Canal cruise, Llangollen Canal, Shropshire

Explore World Heritage architecture, beautiful scenery and great pubs at your own pace. Just don’t try to turn the boat around


I was nervous as my family and I were shown to our boat, Pontcysyllte.


In Chirk Marina, among scores of other boats, she didn’t look that big. But, as we were given a tour by Pete from Crest Narrowboats, we realised that we were staying on the canal version of a floating palace, complete with superb facilities.

“Crikey, this is big,” I said to the driver, who was taking us out of the marina and teaching us the basics of driving the boat. “It’s as big as they come here,” he replied, “any bigger and it wouldn’t fit in the locks.” At this point I’m sure I gulped loudly and my face went a little pale. “So how long is she?” I asked. “69 feet,” said the driver. Oh dear.

If Chief Brody from Jaws had said the famous line “You’re gonna need a bigger boat” at this moment, he would have taken one look at Pontcysyllte and said “not that big!” I was concerned. Not only would I have to safely navigate this boat along the canal, I would also have to take it over its namesake aqueduct, with its famous 38m (126ft) sheer drop down into the River Dee. I felt ill-equipped for this mission. I didn’t even own a captain’s hat, let alone a white beard.

In at the deep end

Soon, were heading for Whitehouses Tunnel. At 170m (558ft) long, it wasn’t the biggest tunnel we would face on this trip, but it was pitch black. The driver left us to it. After a couple of minutes’ tuition, he left us in charge of a 69ft-long boat. He must be mad. Still, we made it through the tunnel in one piece and we were on our way to Pontcysyllte Aqueduct.

A World Heritage Site built by Thomas Telford and William Jessop in 1805, the aqueduct is a truly stunning place, with magnificent views of the Dee below, but I didn’t enjoy driving over it. I was too busy trying to safely steer our behemoth.

Thankfully, we had decided to turn around at the other end (we turned successfully thanks to a helpful lady from British Waterways) and cross the aqueduct again; this time I could enjoy the view and the magnificence of the journey. Tired and happy, we found a quiet spot on the canal and moored for the night.

Take it slow

The next day we decided to head into England to explore the beauty of Shropshire. Surely our handling couldn’t be as bad as yesterday?

The thing to remember when it comes to driving a barge is that you steer from the back of the boat, but it’s the front that moves. Oh, and you have to steer in the opposite direction to where you’d naturally steer, which takes some getting used to. The other thing to remember is that this boat doesn’t move anywhere fast. The best way to get yourself out of a tight spot is to not get yourself in it in the first place – slow and steady wins this race.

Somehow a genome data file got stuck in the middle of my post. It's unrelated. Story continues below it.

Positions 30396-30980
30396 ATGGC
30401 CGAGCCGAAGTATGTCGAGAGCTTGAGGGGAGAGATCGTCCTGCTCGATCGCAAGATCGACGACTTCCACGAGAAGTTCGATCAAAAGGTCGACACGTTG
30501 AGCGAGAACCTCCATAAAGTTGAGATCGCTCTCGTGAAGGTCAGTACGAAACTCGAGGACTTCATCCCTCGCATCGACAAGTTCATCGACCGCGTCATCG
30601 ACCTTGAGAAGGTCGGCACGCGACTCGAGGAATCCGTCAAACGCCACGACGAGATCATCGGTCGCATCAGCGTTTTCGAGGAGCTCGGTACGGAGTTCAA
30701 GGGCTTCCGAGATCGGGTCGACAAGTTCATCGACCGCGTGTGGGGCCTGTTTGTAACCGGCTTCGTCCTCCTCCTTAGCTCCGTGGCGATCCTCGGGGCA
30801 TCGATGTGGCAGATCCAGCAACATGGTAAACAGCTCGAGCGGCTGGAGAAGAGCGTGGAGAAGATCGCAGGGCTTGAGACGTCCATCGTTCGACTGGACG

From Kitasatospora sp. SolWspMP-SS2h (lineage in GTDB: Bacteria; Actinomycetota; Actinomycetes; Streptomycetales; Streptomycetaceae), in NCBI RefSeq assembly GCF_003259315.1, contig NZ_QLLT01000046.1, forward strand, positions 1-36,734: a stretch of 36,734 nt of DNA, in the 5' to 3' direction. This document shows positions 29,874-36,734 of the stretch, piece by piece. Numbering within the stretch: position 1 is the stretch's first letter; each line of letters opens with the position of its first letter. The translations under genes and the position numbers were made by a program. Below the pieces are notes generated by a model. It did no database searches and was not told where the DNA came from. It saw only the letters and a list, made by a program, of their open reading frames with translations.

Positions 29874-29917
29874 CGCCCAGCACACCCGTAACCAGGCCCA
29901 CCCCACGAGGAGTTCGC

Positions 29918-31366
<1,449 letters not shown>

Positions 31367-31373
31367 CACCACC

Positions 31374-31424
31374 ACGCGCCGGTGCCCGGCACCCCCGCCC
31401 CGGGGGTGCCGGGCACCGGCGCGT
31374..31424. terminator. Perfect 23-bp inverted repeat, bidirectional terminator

But just as important as taking it slowly is steering with a smile on your face. This is the most popular canal in the country, so most new boat skippers here are at least as bad at steering as you, and those that aren’t are well used to having their boat nearly bumped by somebody who’s still trying to get the hang of it – there’s no road rage here.

Soon we were headed through Chirk Tunnel and over Chirk Aqueduct, another Telford construction that is surely one of the greatest border crossings (Wales into England) in the world.

After several hours of cruising, we made it to the Salopian town of Ellesmere, where we tried to find a mooring. Initially, however, we couldn’t find one, which meant we had to turn the boat around. Without the lady from British Waterways this time, it was a traumatic experience, but we eventually found a lovely mooring spot, and the next day we strolled into the pretty town, with its excellent local shops.

After a decent night’s sleep, we had to start heading back towards Chirk, but not before stopping off at the Jack Mytton Inn for a meal and a night mooring. As we headed back to the marina the next day, we were left to reflect on an amazing adventure, filled with laughs, new skills, truly beautiful scenery and the odd bump of another boat.

Useful Information


Chirk is just off the A5, between Oswestry and Wrexham. The marina is well signposted off the A5, next to Chirk Golf Club.


Shropshire Tourism



The Jack Mytton Inn
Hindford, Whittington SY11 4NL
01691 679861
Moor up for the night and enjoy great food in this friendly, award-winning pub.


Lion Quays Hotel

Moreton SY11 3EN
01691 684300
You can moor up outside this waterside hotel, which also has a restaurant, gym and spa.



Crest Narrowboats
Chirk Marina, Chirk LL14 5AD
01691 774558
Prices depend on the size of
boat you wish to hire and the
time of year and length of time you hire it. Once aboard, you can cruise the Llangollen Canal at
your leisure.